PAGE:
The alternate access point is here at the confluence with Fly Creek on the south side of the river. It's reached by a short, steep lane off Eddy Street (aka Rt. 372, the road to Cambridge). To get there drive thru Greenwich, over the Battenkill and under the RR overpass. As you head up a slight grade look for a fire hydrant on the right and turn down past  a small hydro plant to a grassy parking area with a path to the water below a dam and rock outcrops. This area has a long history of industrial activity fueled by water power. Notice the melted slag on the bank where you put in. I've heard of this spot being called the glassworks. Anybody know what went on here?

     Heading downriver the shores are mostly wooded and seemingly undeveloped even though there is a former mill site on the right bank. Look for sycamore, cottonwood and box elder - typical stream-side trees. There's also a profusion of wildflowers along the bank and plenty of kingfishers, blue and green herons and various waterfowl to keep you company. I've a hunch that the fishing for warm water species would be good also.

     On a recent summer evening I had this stretch all to myself. But, as I went downriver I was somewhat blinded by the setting sun and the only warning of my approach to the top of the dam was the sound of falling water. I turned around well above it and if you do the same you can enjoy a short, scenic outing here.

     To visit the next pool upstream look for a 'Mill Hollow' access sign just before where the highway bridge crosses the river. Park under the RR trestle and slither your boat down a steep bank to the water. Here it's critical to go left (upstream) because a short ways downriver leads to the top of a dam that's nearly impossible to see from your canoe. Again, no signage or buoys to alert you.
     Paddling upriver you quickly pass beneath the road bridge and shortly come to several islands with narrow channels between them. Although you are just behind the Villages main street it feels quite wild here and you'll see lots of birds. You can get out and explore ledges below a 3rd dam and see foundations and stonework of long gone industry. As you head back towards the take-out keep to the right and don't go beyond the RR trestle to be on the safe side.

     The final and most appealing pool is located on Rock Street. This is reached by turning left immediately after crossing the river bridge and before going under the RR overpass. Follow Rock Street a short ways and after a sharp right turn look for a small riverside park on the left. It's an attractive spot with an easy launch. Again, be sure to head upstream, to your right because there's a dam just below the put-in.

     From the park there are several miles of pleasant paddling. Rt. 29 parallels the river and you will see and hear traffic but it's not that distracting. Eagles and ospreys are seen here and rock outcrops provide interest. The water can be shallow in may have to search for a channel deep enough for passage. Past the Greenwich Town Beach on the left you begin to notice more of a current. Water level and ambition will determine how far upstream you go. For those who want to do the entire section it may be a better idea to put-in at H&V's Center Falls access point and come downriver, but remember that you'll need to do a car shuttle with that option. However you approach it, this is an enjoyable part of the river. Just remember to stay left and look for the park as you come downstream.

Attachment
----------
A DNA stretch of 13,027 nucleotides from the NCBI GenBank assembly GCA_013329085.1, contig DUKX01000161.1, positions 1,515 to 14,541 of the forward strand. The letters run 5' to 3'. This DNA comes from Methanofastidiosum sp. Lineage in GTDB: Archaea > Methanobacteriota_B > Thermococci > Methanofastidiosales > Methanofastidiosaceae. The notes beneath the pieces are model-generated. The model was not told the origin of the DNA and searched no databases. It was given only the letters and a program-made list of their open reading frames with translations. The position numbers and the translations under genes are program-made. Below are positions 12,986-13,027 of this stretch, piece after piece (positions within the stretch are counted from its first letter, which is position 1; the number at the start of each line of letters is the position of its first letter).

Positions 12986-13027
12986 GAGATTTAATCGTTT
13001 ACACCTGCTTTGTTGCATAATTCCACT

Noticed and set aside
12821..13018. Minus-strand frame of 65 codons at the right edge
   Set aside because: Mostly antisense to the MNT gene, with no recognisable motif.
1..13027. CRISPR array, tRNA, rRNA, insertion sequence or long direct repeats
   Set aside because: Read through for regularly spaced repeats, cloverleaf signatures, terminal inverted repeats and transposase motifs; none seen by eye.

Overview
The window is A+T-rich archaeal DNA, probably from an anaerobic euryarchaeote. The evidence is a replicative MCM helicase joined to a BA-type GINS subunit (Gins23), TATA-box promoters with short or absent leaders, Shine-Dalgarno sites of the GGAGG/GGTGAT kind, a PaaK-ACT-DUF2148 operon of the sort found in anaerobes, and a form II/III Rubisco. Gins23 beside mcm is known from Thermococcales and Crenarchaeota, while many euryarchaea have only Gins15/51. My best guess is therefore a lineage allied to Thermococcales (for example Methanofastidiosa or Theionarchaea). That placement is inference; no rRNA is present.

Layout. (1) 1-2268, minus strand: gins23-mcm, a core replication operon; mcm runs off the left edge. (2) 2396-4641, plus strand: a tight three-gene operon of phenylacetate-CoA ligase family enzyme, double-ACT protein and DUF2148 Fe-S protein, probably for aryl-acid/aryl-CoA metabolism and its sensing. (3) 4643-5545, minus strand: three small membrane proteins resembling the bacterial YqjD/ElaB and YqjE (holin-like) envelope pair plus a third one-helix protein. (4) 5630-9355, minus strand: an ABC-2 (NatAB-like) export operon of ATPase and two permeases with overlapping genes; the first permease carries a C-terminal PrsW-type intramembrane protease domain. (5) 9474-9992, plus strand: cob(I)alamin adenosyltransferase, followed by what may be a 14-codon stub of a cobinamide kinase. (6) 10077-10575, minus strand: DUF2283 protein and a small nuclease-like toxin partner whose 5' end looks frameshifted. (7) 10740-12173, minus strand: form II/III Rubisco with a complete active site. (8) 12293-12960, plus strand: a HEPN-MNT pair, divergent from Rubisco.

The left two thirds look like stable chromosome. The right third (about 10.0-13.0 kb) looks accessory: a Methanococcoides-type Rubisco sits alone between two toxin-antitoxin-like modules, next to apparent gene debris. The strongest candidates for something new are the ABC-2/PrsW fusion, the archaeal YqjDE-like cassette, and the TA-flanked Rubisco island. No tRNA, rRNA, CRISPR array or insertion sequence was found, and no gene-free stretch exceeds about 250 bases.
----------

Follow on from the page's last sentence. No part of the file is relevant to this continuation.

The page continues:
From Center Falls well into Vermont the Battenkill is a lovely free flowing river renowned for its clarity and its scenery. But it can also be crowded at times with conflict between fishing, tubing and boating and the water level can be too low or too high for easy paddling. You'll want a plastic boat (because of rocks) and you'll need to shuttle which makes one person trips impractical. For all these reasons and more I'm grateful for the flatwater pools of the lower 'Kill and return to them again and again. They are nothing to 'whine' about. 


     You could put your boat in at Manchester, Vermont and paddle all the way to the Hudson in one push. I'm sure people have done it. In fact, Walter Burmeister describes such a trip in Appalachian Waters 2: The Hudson River and Its Tributaries. I'ld like to hear from anyone else who has completed that adventure. Water levels and getting around some of the lower dams, particularly at Dionondahowa, would be the challenges. Till you're ready for that epic here are links to my day trip posts of the lower pools.

     * Confluence of Battenkill and Hudson.

     * Pulp Mill pool.

     * Below Dionondahowa.

     * Above Middle Falls.  

On the river above Middle Falls.



     The world is a crowded place and it's only going to get more so. That behooves us to make the most of finite resources. There are a lot of demands placed on the Battenkill. Various and sometimes at odds recreational pursuits as well as the need for irrigation, power generation and industrial use. I believe all can be accommodated with careful planning and consideration for others. The H&V mills are a good example. They produce necessary products, provide employment and facilitate other uses of the river. 
     All the dams on the Battenkill are owned by somebody and all are placed on public property - the river and its bed. If they serve a good purpose that's fine but other river activities should be taken into account. Is a warning sign and a way around them too much to ask? 

Ready for a wild ride? This is all you see just before going over a dam.